Emplastrum Saponis, Emplastrum Saponis Fuscum.
Related entry: Sapo (U. S. P.)—Soap
Preparation.—"Soap, dried and in coarse powder, one hundred grammes (100 Gm.) [3 ozs. av., 231 grs.]; lead plaster, nine hundred grammes (900 Gm.) [1 lb. av., 15 ozs., 327 grs.); water, a sufficient quantity. Rub the soap with enough water to reduce it to a semi-liquid state; then mix it with the lead plaster, previously melted, and evaporate to the proper consistence"—(U.S. P.). It is important that the soap be in powder form, in order to insure a perfect mixture with water, and that the water be afterward evaporated, so that the plaster will possess good adhesive qualities.
Action and Medical Uses.—This plaster, spread on leather, is used as a discutient and mechanical support. It will be found very useful as an application for constant wear, to aid in softening and removing corns, after they have been carefully shaved down. The addition of iodine and camphor will greatly improve its utility in this respect.
Emplastrum Saponis Fuscum.—Brown Soap Plaster.
SYNONYMS: Emplastrum cerati saponis, Soap cerate plaster.
Preparation.—Boil together by means of a steam bath, lead oxide, 15 ounces (av.), and vinegar, 1 gallon (Imp.), with constant stirring, until the acid and the oxide combine. Add powdered curd soap, 10 ounces (av.), and again boil the mixture until the greater portion of the moisture is dissipated. Lastly, add yellow wax, 12 1/2 ounces (av.), and olive oil, 1 pint (Imp.), previously melted together. With constant stirring maintain the heat until the remaining moisture has sufficiently evaporated to give a plaster consistence to the product. This product is in reality a cerate, and is the same as the Ceratum Saponis Compositum of the London Pharmacopoeia. A similar preparation is that of the U. S. P. (1870), as follows: Take of soap plaster, 2 troy ounces; white wax, 21 troy ounces; olive oil, 4 troy ounces. Melt together the plaster and the wax, add the oil, and after continuing the heat a short time, stir the mixture until cool—(U. S. P., 1870).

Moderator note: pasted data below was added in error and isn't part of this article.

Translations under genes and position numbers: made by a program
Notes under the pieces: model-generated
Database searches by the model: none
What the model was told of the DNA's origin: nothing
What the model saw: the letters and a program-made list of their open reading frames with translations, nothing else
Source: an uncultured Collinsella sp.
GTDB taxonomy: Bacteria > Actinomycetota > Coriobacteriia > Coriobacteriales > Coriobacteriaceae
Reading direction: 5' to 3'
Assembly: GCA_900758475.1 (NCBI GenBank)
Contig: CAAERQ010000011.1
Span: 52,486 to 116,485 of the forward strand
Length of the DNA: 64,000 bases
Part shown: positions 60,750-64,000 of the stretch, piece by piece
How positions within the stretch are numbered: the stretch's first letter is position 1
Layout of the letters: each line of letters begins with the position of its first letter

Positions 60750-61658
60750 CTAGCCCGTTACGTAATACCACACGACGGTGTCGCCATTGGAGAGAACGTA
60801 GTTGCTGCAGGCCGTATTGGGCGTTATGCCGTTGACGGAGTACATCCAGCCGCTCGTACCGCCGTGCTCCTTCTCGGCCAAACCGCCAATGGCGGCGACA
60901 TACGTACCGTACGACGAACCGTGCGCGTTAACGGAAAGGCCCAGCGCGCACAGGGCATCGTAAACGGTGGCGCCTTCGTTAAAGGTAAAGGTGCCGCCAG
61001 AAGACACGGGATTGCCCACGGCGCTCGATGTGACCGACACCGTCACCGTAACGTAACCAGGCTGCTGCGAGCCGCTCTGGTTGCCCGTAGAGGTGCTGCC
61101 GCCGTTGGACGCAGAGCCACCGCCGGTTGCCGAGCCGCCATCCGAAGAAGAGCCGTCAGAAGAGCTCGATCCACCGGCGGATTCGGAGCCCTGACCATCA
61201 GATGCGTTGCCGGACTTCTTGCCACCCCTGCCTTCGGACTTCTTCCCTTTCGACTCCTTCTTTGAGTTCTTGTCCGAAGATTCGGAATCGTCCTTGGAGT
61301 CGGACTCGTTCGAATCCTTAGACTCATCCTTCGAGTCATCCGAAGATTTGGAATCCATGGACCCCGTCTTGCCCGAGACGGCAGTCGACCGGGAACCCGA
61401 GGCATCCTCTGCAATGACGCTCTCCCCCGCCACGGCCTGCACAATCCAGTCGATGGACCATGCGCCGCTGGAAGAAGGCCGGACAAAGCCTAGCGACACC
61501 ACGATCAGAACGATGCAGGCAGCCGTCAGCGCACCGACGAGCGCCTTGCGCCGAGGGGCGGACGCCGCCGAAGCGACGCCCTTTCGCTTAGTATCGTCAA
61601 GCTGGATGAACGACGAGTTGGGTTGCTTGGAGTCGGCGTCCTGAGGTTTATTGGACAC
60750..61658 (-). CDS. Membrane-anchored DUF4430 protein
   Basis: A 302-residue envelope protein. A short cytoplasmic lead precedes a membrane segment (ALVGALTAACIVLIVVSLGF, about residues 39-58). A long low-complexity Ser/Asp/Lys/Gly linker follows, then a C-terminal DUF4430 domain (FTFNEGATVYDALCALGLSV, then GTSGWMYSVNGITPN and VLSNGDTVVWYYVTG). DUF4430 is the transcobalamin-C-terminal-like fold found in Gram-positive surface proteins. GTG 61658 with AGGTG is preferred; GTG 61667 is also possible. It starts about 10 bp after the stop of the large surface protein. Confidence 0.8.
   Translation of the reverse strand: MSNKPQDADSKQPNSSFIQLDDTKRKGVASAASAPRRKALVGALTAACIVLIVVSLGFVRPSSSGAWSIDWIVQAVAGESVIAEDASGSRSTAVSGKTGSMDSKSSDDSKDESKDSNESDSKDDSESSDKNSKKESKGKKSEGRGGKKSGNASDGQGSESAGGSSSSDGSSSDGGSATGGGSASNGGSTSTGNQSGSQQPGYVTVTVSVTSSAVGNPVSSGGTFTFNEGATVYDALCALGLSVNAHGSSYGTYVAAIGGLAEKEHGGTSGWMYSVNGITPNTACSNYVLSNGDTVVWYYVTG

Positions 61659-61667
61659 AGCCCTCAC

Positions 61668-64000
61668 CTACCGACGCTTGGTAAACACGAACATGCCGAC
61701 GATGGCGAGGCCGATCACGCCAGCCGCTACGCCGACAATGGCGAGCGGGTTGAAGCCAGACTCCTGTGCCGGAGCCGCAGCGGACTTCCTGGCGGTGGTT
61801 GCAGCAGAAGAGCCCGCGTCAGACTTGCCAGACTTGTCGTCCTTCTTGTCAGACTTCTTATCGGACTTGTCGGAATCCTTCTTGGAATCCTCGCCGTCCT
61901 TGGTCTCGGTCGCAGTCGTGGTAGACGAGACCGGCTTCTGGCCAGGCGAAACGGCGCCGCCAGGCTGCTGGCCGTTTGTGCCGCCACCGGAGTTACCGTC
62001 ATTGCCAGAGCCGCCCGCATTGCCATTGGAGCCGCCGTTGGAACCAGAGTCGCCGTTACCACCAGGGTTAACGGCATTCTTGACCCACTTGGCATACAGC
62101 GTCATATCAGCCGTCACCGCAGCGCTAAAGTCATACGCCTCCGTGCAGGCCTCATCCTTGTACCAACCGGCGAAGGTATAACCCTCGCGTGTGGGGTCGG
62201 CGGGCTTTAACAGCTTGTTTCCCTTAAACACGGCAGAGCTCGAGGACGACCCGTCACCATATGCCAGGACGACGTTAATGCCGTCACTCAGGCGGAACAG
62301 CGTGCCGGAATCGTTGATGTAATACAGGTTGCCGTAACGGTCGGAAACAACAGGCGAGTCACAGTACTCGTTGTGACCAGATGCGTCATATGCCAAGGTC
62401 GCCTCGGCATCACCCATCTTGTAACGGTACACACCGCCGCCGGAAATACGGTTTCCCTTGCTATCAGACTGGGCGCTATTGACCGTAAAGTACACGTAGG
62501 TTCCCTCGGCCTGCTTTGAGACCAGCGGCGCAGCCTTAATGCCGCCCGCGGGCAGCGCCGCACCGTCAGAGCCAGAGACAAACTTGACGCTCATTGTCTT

Gerrard proposes the substitution of acetic acid (18 ounces) in place of the vinegar. This quickens the process by shortening the time required for boiling.
Action and Medical Uses.—This plaster is employed where a cooling sedative cerate is desired. It is adapted to chronic inflammatory swellings, as of scrofula, arthritic enlargements, etc. It also serves as an adhesive plaster.
King's American Dispensatory, 1898, was written by Harvey Wickes Felter, M.D., and John Uri Lloyd, Phr. M., Ph. D.